Using Fiction Techniques in Non-Fiction

Non-fiction writing is increasingly borrowing techniques from fiction writing with very positive results. Take, for example, the use of scene and dialogue in non-fiction writing. 

Recently, I wrote two articles for a Christian publication. Both opened with scenes to set up my premise. Both used dialogue to make the scene come alive in the mind of the reader. Both were accepted by the editor. 

Time was that a huge gap existed between fiction and non-fiction. The former was considered “not true” while the latter was considered “true”. Yet truth can exist in both. For instance, whenever I create a scene in a non-fiction piece, that scene actually happened in my experience. Whenever I create a scene in my fiction, however, that scene, although based on a true experience, is pure fiction.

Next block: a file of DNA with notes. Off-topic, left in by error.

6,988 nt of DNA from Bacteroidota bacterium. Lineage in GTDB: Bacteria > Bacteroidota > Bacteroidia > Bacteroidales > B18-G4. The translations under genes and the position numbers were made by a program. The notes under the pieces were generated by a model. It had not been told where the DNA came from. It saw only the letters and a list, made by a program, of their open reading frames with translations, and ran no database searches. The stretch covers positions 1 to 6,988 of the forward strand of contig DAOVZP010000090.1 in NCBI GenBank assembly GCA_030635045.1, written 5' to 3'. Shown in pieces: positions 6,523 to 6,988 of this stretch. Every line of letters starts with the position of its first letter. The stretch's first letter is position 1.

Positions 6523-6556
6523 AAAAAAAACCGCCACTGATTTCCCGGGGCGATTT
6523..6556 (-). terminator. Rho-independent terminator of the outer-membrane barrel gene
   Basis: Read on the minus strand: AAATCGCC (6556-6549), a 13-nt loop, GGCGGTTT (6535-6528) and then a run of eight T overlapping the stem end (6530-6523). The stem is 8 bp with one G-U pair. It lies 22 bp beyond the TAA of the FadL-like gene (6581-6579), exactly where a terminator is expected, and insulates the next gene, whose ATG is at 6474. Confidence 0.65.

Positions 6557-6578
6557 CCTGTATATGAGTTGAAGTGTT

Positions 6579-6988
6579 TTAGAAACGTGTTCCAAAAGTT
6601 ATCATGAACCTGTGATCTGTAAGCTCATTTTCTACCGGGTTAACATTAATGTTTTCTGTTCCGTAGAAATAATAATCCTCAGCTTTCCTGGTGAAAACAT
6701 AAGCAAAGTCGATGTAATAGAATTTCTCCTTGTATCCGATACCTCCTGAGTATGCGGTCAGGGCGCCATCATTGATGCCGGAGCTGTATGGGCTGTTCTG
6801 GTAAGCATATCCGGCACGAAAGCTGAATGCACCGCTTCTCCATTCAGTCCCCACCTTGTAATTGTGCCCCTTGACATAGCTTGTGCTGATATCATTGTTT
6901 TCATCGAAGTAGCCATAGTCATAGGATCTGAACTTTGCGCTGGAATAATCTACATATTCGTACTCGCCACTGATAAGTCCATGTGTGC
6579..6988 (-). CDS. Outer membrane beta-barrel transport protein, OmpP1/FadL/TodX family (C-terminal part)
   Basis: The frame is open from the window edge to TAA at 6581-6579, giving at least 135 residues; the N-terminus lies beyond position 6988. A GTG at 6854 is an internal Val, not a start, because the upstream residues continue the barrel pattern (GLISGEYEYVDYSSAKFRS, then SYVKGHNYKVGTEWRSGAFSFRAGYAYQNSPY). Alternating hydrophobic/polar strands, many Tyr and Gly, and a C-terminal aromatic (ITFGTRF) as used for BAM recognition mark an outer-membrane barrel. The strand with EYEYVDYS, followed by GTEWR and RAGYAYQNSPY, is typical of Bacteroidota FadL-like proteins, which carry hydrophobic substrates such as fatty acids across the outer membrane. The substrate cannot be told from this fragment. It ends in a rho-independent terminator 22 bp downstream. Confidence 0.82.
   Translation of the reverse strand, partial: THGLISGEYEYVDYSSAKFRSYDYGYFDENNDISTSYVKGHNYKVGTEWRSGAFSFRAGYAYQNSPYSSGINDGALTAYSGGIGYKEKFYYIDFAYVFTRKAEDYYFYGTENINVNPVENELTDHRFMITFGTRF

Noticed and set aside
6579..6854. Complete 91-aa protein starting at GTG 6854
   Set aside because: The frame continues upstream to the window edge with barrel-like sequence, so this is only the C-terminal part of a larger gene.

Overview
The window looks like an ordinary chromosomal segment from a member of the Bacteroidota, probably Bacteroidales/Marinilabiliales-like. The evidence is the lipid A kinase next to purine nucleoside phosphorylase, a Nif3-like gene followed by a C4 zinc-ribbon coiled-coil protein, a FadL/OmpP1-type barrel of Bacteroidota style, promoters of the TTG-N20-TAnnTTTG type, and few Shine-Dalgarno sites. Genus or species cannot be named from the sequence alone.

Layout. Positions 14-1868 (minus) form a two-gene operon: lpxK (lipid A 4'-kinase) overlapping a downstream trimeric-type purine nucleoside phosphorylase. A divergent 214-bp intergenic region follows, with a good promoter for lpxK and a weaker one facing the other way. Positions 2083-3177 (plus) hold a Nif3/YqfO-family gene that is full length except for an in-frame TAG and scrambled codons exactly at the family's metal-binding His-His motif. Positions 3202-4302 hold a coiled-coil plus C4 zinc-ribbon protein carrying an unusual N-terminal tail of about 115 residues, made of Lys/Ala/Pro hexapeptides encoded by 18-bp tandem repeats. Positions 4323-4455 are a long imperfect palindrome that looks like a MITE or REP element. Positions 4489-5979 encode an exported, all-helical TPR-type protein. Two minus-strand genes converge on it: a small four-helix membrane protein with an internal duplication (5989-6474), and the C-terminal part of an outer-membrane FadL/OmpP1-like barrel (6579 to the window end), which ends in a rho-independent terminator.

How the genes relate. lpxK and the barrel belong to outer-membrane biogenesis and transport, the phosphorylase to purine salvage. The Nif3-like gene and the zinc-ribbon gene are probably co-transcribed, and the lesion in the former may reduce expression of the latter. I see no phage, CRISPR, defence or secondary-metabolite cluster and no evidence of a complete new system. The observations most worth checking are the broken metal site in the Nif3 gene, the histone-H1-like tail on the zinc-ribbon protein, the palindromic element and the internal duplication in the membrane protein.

If you’re looking to spice up your non-fiction writing–and to make some sales–try using dialogue and scene. I think you’ll find it makes a big, big difference.

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3 thoughts on “Using Fiction Techniques in Non-Fiction

  1. Hi Mary Ann –

    I learned this lesson at a writers’ conference. Using fiction techniques such as show and not tell has resulted in more of my work being published.

    Many ministers give illustrations, paint word pictures, and tell stories to communicate important truths. It keeps the congregation alert and attentive.

    Non-fiction writers will find a more receptive audience as they employ these techniques.

    Blessings,
    Susan 🙂

    January 28, 2009 at 10:13 AM